God is dead

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"God is dead" (German: About this sound"Gott ist tot" ) is a well known phrase by the German philosopher Friedrich Nietzsche. It is also known as the death of God. The phrase is not meant literally. Instead it is about what value destruction has done to people's belief in Christianity. Some religious thinkers do take it literally though.[1]

Nietzsche wrote this phrase in his book The Gay Science (German: Die fröhliche Wissenschaft). It is in the section called "The Madman". He also used the phrase in his book Thus Spoke Zarathustra (German: Also sprach Zarathustra), which is most responsible for making the phrase popular.[source?] The idea is written in "The Madman" as follows:

Meaning[change | change source]

"God is dead" does not mean that Nietzsche believed in an actual "God" who had died literally. Nietzsche is also not saying that atheists are right.[3] Instead, the phrase means that everything built on Christianity will fall apart because "the belief in the Christian God has become unbelievable".[3] This becomes a deep sadness because it includes all European morality as well. For Nietzsche, the destruction of Christian morality is not something to celebrate. It is also not something to confidently replace with a non-Christian morality. "God is dead" is an attack on anyone who thinks that a non-Christian morality can support the morals that people take for granted. Many philosophers still think this way and Nietzsche says they are wrong.[3] He says it is impossible to have a Christian or pseudo-Christian morality without the belief in God. This was a problem he had with many modern sceptics.[4]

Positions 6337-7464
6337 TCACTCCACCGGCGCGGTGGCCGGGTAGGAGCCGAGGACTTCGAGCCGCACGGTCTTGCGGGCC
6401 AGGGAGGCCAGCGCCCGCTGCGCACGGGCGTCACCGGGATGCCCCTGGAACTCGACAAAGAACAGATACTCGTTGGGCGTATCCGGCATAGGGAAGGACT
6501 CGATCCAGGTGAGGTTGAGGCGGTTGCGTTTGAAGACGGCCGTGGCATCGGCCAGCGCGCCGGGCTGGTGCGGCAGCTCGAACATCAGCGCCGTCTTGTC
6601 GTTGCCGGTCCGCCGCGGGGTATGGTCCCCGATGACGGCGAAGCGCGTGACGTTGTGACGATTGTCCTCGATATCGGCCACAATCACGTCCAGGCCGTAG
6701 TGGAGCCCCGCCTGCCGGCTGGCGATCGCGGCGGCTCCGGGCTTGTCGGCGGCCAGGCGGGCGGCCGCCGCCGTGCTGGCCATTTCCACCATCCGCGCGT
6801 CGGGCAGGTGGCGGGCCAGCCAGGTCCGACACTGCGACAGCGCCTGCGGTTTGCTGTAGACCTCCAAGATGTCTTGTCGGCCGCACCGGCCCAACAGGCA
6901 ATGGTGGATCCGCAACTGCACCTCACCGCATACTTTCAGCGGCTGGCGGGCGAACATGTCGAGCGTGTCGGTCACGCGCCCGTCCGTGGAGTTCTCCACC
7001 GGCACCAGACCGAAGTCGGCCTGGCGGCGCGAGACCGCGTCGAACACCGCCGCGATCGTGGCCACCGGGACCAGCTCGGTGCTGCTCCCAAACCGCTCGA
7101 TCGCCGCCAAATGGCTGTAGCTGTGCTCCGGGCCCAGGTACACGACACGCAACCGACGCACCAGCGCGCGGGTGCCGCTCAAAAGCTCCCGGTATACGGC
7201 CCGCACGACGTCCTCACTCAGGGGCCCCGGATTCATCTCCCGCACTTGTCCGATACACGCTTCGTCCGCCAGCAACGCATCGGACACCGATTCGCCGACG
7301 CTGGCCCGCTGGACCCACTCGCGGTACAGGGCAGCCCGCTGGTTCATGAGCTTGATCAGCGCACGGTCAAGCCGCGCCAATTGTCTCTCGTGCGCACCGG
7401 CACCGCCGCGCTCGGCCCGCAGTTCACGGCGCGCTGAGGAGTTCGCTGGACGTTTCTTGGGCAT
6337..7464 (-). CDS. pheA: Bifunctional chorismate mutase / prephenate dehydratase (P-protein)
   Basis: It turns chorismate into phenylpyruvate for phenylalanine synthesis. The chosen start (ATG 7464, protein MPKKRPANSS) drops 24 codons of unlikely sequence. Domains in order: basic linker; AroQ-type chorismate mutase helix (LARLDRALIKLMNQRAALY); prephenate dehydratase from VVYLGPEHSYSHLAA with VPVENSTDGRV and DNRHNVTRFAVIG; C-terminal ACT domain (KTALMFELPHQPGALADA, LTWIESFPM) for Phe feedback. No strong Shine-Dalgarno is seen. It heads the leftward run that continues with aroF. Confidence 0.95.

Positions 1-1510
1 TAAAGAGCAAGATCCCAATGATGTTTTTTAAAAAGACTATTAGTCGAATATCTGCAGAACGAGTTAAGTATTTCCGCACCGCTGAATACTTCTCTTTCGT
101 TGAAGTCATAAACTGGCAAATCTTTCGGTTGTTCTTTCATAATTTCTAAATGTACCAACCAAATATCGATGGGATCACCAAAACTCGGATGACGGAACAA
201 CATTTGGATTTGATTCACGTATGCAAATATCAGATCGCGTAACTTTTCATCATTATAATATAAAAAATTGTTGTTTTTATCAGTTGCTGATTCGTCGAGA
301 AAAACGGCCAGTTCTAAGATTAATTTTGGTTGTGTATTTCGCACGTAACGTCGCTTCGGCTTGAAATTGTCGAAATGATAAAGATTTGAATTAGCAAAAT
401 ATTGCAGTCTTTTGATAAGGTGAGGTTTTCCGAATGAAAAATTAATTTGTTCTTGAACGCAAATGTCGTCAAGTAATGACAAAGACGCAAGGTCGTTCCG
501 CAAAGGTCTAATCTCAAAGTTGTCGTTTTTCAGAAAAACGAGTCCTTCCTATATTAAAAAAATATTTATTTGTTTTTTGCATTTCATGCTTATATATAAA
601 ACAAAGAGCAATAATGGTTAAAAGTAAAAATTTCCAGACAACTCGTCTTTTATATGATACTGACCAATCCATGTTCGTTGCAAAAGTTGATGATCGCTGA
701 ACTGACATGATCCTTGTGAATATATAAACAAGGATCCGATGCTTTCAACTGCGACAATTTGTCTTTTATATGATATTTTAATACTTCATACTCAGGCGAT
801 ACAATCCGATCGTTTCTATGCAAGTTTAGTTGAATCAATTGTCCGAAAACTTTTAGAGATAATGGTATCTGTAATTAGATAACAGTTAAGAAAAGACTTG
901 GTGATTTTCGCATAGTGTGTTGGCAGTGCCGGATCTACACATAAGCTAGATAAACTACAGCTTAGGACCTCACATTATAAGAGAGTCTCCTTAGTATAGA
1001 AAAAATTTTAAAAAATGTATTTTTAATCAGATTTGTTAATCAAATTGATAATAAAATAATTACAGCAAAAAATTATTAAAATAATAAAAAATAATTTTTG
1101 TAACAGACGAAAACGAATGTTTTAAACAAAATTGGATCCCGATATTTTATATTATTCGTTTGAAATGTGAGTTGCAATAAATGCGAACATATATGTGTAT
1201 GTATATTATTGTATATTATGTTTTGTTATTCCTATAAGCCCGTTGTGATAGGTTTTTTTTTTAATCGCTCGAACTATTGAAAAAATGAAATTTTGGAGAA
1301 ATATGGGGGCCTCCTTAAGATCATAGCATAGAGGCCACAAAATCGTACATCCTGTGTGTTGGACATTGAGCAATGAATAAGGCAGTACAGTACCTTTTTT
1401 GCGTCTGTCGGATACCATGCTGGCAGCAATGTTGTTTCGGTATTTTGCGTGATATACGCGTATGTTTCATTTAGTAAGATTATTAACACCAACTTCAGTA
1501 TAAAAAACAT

The Stanford Encyclopedia of Philosophy says that even though the basis of Christianity was meant to have been unbreakable, it is already broken. In fact, it has been much more able to die than anyone could ever understand.[3] This also means that without God, morals are not unquestionable or undoubtable anymore. Nietzsche says that when these morals are shown to be false they are also shown to be harmful. Also, trying to remove these harmful morals causes even more harm. This is because people have become dependent on them. He also says that the most harmful parts of morality have taken control of how we understand ourselves. Therefore, we don't know how to live without this harmful morality.[3] Because of this, the death of God leads to many kinds of nihilism. Nietzsche says that Christianity itself is a kind of nihilism.

References[change | change source]

  1. Gundry, S. N. (2001). "Death of God Theology". In Elwell, Walter A. (ed.). Evangelical Dictionary of Theology. Grand Rapids: Baker. p. 327.
  2. Nietzsche, Friedrich. "The Madman". The Gay Science. Translated by Kaufmann, Walter.
  3. 3.0 3.1 3.2 3.3 3.4 Anderson, R. Lanier. "Friedrich Nietzsche". In Zalta, Edward N. (ed.). The Stanford Encyclopedia of Philosophy (Summer 2017 ed.).
  4. 4.0 4.1 Nietzsche, Friedrich. "Expeditions of an Untimely Man". Twilight of the Idols. Translated by Kaufmann, Walter; Hollingdale, R. J.